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Boardroom Protocol

The Huffington Post The Huffington Post 17/03/2016 Judith Bowman
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Boardroom Protocol
Social media platforms aside, the one-on-one, face-to-face business meeting remains an integral part of the professional landscape and presents a singular opportunity to personally connect and ultimately advance critical interpersonal relationships.
Think of business meetings as fertile judgment grounds where others almost relentlessly judge behavior because business opportunity is on the table, so to speak. Preparation should be both tactical and strategic.
Let me invite you on a preparation journey from the parking lot to the boardroom:
Reconfirm meeting the previous day and prepare an agenda to include them! Learn their company's dress culture and dress a notch above. You want to "fit in" yet present yourself so others look up to you as the consummate professional in your field. Remember, Professional Attire is "never wrong."
Think: quality ... from attire, business cards and hand-outs to briefcases and yes, even pens. Select briefcase size to match your mission. Carrying a large, full briefcase to a 20-minute meeting suggests they are one of many. Your goal is to make them feel like your "one and only." Arrive 15 minutes early, but no more than 15-minutes ... they are not literally your only client! Upon arrival, cell phones, pagers: Off! No one else is more important.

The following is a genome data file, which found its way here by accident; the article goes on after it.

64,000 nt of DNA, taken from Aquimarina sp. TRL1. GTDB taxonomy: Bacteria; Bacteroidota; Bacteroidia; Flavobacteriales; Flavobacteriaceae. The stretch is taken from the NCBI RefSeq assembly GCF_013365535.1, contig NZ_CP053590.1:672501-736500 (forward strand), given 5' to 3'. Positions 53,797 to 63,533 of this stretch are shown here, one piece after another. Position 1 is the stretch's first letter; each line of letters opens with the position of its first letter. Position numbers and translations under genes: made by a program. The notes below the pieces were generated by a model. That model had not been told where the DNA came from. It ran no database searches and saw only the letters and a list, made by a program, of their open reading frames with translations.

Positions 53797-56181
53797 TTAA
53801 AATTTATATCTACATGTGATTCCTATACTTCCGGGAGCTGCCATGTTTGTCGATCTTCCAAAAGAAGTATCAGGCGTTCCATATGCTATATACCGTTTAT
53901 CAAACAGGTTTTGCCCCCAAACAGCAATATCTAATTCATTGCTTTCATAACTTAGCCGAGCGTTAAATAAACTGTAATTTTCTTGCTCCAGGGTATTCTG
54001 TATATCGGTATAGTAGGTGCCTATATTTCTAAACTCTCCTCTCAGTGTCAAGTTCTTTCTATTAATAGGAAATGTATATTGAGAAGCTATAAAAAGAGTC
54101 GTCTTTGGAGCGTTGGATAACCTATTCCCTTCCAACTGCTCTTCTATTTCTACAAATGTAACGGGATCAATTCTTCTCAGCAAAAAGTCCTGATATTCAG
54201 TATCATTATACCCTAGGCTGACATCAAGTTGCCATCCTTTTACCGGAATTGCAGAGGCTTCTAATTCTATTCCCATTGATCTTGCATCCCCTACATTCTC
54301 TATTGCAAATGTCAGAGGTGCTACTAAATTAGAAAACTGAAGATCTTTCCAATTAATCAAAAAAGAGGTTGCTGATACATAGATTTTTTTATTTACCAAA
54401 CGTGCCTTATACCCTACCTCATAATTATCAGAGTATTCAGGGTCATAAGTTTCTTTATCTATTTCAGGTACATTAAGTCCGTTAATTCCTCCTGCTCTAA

Introduce yourself to the receptionist and offer your card. Visit restroom for a final visual and wash and dry hands thoroughly to help eliminate clammy hands - the "kiss of death!" Pop a breath mint. Stand in the reception, briefcase in your left hand, leaving your right hand free to shake hands. In The Meeting Room, exchange business cards before the meeting and strategically align them around your portfolio to use (perfectly pronounced) names when speaking. Your attention detail is noticed. Engage in small talk placing others at ease and make personal client notes. This information can be used in subsequent communication to further relationships.
Remember, the host, always seated first, sits at the 'head of the table' - facing the doors. The most important person is seated to host's right. The second most important person: host's left. Co-presenters sit opposite the host to gesture/exchange silent signals and together, control the meeting. Sit (focused) forward and consume much "space." The perception is powerful. Good posture and eye-contact are imperative. Remember, hands belong on the table; you are not "under handed" or going to draw a sword/weapon! (origin.) Refrain from fidgeting, inattentiveness and touching face/hair. Hosts should stand to introduce versus announce, those present. Guests should stand for self-introductions.
Hosts walk guests to door/elevator/car, referring to the "meeting after the meeting" when it all comes together. Remember to send email and hand-written "thank you" notes within 24-48 hours. You are now prepped, and properly positioned to personally connect, counter and close at the table.
Judith Bowman, speaker and business protocol coach, is president and founder of Judith Bowman Enterprises and Author of "Don't Take the Last Donut and "How to Stand Apart @ work." She may be reached at

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